The aftermath of Hurricane Katrina and the anticipation of Hurricane Rita are making economic impacts, both large and small, forcing many people to make minor changes in their everyday lives.
Damage from Hurricane Katrina is estimated at $50 billion, likely making it the most expensive storm ever in the United States.
Debbie Peacock says she's pinching a few pennies in return.
Debbie says, "We cook more at home and we picnic here at Lake Ella. Not only is the atmosphere beautiful, but it's cost efficient to bring our lunch."
Financial experts say individual companies took quite a hit from Hurricane Katrina, forcing many to close for months. Retail sales and the unemployment rate also feeling the blow.
Bruce Hagan, President of Rai Investments, says, "Much of the unemployment new claims that we're seeing will be temporary in nature because some of these people will return to their homes and return to some of their former workplaces, but in the short-term, that does create a little bit of a bloated unemployment rate figure."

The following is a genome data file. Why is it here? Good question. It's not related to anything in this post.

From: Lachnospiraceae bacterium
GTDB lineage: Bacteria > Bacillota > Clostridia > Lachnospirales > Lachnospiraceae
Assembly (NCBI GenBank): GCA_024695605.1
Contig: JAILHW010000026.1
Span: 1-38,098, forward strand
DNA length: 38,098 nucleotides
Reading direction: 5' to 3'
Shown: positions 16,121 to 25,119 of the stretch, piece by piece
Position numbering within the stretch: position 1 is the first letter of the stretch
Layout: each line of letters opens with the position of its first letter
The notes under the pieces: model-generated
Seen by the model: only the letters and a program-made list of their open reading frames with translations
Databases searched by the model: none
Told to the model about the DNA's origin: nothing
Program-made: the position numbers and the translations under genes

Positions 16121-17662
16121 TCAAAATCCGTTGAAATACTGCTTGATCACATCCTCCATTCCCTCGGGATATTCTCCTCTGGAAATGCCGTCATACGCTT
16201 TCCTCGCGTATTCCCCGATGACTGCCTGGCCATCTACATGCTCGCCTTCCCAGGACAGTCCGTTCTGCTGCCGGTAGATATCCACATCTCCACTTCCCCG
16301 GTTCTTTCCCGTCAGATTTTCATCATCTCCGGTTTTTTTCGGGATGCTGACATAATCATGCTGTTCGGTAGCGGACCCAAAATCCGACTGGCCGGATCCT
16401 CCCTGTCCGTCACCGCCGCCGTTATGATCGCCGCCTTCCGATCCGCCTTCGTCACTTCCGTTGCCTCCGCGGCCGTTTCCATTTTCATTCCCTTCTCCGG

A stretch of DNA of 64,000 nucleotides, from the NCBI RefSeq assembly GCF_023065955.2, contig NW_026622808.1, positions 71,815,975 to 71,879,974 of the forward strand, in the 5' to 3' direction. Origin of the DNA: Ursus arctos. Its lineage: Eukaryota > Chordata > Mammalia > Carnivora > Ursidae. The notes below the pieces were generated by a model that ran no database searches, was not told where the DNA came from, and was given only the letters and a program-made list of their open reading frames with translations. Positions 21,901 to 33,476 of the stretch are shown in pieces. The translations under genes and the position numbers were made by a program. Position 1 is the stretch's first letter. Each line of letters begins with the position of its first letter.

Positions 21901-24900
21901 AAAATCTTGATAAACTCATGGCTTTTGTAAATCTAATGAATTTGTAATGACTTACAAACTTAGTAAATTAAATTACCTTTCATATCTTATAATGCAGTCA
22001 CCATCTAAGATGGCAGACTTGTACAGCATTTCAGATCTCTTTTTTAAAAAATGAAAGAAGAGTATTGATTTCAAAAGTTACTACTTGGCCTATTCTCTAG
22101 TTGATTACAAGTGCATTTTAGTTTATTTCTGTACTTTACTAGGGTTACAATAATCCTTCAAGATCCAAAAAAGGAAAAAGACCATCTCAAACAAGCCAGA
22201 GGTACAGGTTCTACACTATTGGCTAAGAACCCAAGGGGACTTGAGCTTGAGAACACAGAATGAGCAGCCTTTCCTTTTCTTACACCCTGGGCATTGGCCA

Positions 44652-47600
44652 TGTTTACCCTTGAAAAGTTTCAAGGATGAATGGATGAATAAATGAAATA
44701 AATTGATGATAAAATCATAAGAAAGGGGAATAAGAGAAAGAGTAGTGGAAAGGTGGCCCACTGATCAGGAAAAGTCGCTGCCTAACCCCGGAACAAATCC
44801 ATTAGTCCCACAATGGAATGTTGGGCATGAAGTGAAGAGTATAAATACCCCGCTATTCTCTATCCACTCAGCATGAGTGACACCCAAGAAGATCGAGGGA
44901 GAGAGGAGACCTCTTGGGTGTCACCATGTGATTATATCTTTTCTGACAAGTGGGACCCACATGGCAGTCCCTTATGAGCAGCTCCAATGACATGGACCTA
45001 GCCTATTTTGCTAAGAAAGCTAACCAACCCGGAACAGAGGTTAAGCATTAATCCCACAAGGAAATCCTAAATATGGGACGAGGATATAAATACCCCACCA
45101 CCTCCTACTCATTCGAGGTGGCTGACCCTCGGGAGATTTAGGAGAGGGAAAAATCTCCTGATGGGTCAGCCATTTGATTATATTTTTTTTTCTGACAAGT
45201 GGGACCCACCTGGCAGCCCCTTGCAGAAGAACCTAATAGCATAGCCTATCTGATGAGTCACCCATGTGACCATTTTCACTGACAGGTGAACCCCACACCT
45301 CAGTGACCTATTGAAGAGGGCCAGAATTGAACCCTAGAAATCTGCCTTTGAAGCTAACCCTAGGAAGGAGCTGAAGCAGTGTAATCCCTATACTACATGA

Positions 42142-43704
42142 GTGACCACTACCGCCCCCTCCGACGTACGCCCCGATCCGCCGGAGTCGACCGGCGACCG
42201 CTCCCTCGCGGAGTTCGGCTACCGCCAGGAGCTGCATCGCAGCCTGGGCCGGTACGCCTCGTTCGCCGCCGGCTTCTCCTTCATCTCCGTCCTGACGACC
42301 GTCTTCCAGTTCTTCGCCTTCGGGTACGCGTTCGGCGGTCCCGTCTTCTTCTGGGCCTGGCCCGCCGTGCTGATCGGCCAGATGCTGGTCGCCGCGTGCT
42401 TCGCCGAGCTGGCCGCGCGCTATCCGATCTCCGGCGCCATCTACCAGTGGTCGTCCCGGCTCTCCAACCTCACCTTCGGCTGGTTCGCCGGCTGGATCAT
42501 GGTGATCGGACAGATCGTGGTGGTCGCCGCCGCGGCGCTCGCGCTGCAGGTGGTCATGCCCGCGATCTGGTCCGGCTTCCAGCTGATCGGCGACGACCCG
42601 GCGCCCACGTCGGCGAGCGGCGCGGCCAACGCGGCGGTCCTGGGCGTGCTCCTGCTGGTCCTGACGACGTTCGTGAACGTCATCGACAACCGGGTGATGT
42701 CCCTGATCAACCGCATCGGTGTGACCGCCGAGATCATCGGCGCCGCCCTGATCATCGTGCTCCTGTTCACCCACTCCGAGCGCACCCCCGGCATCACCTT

One of the biggest impacts of Hurricane Katrina that first comes to the minds of most is, of course, gas prices.
Jim Smith, President of the Florida Petroleum Marketers & Convenient Stores Association, says, "We're probably going to get back over three dollars a gallon for unleaded, the possibility exists. A great deal is still unknown."
David Chason, who works in Tallahassee, says, "Our parents are on a fixed income. Their traveling is really limited because they don't have much to live off, so they really have to watch it."
Other areas impacted by economically by Hurricanes Katrina and Rita are industrial production, housing permits and new home sales.
Financial planner Bruce Hagan says Hurricane Katrina had a huge impact on the nation's economy, but says it is controlled and the U.S. should bounce back.